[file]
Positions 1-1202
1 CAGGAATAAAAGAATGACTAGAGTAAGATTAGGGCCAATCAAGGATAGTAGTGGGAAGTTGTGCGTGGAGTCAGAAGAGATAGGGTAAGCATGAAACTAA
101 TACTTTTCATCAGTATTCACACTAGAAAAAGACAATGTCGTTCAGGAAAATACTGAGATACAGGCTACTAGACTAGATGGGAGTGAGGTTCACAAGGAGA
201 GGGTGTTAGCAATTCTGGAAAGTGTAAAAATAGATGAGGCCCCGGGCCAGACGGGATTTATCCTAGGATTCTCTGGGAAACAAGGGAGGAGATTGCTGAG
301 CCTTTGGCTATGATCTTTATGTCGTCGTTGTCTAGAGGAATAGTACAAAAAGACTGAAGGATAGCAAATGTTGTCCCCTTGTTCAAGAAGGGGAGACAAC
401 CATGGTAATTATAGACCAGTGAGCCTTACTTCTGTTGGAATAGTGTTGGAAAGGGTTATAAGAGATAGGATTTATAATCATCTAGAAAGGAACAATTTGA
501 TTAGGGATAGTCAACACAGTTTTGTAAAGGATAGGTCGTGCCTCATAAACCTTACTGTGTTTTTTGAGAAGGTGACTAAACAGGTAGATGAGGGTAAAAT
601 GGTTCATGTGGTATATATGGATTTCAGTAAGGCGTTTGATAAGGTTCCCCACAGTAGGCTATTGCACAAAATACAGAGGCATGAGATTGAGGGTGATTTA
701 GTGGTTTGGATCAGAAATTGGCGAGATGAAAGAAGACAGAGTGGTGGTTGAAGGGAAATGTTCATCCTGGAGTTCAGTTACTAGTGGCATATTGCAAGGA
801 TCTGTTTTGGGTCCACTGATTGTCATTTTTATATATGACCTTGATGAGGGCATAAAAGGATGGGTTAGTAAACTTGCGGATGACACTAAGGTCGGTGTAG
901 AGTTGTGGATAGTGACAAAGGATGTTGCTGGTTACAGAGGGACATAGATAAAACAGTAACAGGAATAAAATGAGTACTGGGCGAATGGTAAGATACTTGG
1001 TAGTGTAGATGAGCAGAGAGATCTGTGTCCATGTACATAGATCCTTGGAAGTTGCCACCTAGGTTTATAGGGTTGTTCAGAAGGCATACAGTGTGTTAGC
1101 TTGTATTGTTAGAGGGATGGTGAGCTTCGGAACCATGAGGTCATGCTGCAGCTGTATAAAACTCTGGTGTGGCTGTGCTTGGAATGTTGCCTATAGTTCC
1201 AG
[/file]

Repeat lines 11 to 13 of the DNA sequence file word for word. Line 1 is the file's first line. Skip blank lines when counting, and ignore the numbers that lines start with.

901 AGTTGTGGATAGTGACAAAGGATGTTGCTGGTTACAGAGGGACATAGATAAAACAGTAACAGGAATAAAATGAGTACTGGGCGAATGGTAAGATACTTGG
1001 TAGTGTAGATGAGCAGAGAGATCTGTGTCCATGTACATAGATCCTTGGAAGTTGCCACCTAGGTTTATAGGGTTGTTCAGAAGGCATACAGTGTGTTAGC
1101 TTGTATTGTTAGAGGGATGGTGAGCTTCGGAACCATGAGGTCATGCTGCAGCTGTATAAAACTCTGGTGTGGCTGTGCTTGGAATGTTGCCTATAGTTCC